|HHCC Accession No. 2006.003||HHCC Classification Code: 7.01-1C|
an early, ‘low side’ refrigeration system pressure control, for controlling evaporator temperature, equipped with 5 point, manual adjustable setting. Devised by Frigidaire in the 1920’s, it was to be a viable alternative to direct temperature-sensing technology, then in a crude stage of development, Frigidaire, Circa 1926. One of a rare set of 5 controllers, demonstrating the range of applications devised by Frigidaire, the various stages of deterioration expected, due to natural use, misuse, abuse and abandonment.
7.01 Refrigerating and Air Conditioning Pressure and Temperature Controls - Household
Frigidaire Corporation, Dayton Ohio
Appeared in a number of design variations, variously Model A’.B’.E’.F’.G’.etc
9 x 4x 6’ h
Research and demonstration quality, less cover . Illustrates the immense ingenuity of the period in conceiving ways to automatically start and stop a mechanical refrigeration system at a predetermined temperature. For it was a time in which little was known and understood about automatic sensors and electric control and regulation devices.
From York County (York Region) Ontario, once a rich agricultural hinterlands, attracting early settlement in the last years of the 18th century. Located on the north slopes of the Oak Ridges Moraine, within 20 miles of Toronto, the County would also attract early ex-urban development, to be come a wealthy market place for the emerging household and consumer technologies of the early and mid 20th century.
This artifact was discovered in the 1950’s in the used stock of T. H. Oliver, Refrigeration and Electric Sales and Service, Aurora, Ontario, an early worker in the field of agricultural, industrial and consumer technology.
Type and Design:
The control switch is actuated by a large 2” dia., out-board bellows or siphon, patented and manufactured by Fulton, with an attached 1/4 “ copper line and flare nut it was connected to the suction port of the compressor.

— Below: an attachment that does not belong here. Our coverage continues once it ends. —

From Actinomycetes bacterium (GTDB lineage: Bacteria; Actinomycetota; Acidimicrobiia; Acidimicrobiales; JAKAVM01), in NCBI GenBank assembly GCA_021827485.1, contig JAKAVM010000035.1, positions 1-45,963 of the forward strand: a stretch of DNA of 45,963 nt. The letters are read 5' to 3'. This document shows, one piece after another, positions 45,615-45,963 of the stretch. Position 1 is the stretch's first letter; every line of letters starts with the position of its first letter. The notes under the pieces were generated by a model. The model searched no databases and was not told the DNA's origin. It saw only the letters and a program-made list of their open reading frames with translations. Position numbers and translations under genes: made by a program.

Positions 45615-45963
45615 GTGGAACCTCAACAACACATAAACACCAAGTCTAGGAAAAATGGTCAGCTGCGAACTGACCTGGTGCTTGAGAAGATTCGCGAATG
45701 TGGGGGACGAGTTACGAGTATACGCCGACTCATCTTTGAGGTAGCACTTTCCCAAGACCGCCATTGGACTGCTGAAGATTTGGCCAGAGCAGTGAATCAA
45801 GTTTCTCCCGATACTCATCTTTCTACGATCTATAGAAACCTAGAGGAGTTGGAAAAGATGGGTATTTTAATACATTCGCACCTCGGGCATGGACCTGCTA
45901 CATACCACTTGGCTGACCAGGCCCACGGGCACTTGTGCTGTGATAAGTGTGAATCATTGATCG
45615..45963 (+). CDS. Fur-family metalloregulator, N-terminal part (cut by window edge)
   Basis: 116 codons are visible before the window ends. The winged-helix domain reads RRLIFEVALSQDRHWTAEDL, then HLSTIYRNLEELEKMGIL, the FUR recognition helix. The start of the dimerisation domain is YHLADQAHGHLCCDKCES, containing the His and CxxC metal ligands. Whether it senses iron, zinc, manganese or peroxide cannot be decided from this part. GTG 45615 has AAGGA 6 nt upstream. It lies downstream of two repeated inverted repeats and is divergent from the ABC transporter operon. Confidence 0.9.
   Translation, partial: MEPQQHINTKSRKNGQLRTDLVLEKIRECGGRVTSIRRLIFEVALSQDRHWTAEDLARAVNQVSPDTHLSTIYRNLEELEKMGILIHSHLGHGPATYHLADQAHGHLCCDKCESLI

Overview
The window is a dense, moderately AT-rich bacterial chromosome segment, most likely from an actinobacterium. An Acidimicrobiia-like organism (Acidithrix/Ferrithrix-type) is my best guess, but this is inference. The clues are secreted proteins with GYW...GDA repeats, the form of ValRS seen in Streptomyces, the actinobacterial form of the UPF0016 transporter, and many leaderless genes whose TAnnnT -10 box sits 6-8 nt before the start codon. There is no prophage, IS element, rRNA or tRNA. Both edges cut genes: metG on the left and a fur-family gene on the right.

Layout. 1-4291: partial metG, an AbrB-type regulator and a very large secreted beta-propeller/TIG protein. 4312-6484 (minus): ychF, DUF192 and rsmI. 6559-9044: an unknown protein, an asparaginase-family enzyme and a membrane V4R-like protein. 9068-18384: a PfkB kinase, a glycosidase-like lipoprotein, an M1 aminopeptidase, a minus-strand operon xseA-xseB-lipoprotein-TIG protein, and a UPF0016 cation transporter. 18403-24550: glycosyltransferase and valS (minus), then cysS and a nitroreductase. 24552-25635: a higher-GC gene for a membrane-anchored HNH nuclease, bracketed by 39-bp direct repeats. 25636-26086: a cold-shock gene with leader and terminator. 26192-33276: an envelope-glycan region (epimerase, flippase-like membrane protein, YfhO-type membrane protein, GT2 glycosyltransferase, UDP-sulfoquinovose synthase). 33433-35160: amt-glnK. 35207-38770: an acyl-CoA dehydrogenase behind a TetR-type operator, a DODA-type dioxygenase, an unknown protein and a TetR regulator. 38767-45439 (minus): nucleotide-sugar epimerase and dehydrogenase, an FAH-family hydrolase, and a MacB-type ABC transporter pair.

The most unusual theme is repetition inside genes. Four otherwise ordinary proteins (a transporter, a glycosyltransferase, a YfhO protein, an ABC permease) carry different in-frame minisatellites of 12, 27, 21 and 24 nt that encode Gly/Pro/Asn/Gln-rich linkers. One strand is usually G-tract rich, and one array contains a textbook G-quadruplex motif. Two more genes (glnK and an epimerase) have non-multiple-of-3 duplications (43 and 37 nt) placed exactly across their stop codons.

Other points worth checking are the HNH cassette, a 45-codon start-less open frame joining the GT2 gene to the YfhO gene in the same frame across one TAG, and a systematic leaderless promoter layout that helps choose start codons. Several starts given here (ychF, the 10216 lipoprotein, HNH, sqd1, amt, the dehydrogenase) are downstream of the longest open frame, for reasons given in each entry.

‘ inch copper connecting tube
The expanding and contracting siphon operates a long, 8” spring compensated arm, linked to snap-action electrical contacts. Adjustable, spring tension devices allow setting of cut-in and cut-out pressures.
Typically used on sulfur dioxide refrigerant systems, the control shows the signs of corrosion over the years.
Control and Regulation:
Targeted Market Segment:
It was extensively used in many variations on household and commercial cabinet refrigerators, on ice cream cabinets and other fractional horse power applications in the 1920’s and 30’s.
The bulky control was not a user friendly one. Being mounted on the condensing unit, not on the evaporator, made it inconvenient, inaccessible and unusable for many home and equipment owners.
The significance of the device lies in the immense ingenuity it demonstrates in the period, in conceiving ways to automatically start and stop a refrigeration system at a predetermined temperature.
For it was a time in which little was known and understood about automatic sensors and electric control and regulation devices. The very notion of a mechanical device which would start and stop with out the touch of human hand was worrying. For much of the population of the time was brought up to be wary of gadgets of all varieties, often portrayed as mere hoaxes, possibly dangerous, and not to be trusted.
G. Leslie Oliver, The T. H. Oliver HVACR Collection
HHCC Storage Location:
Frigidaire Installation and Service Manual, SER,-405.
- see also ID item #125, 7.01A, and ID 126, 7.01B
See also display card and catalogue sheet, display item code R16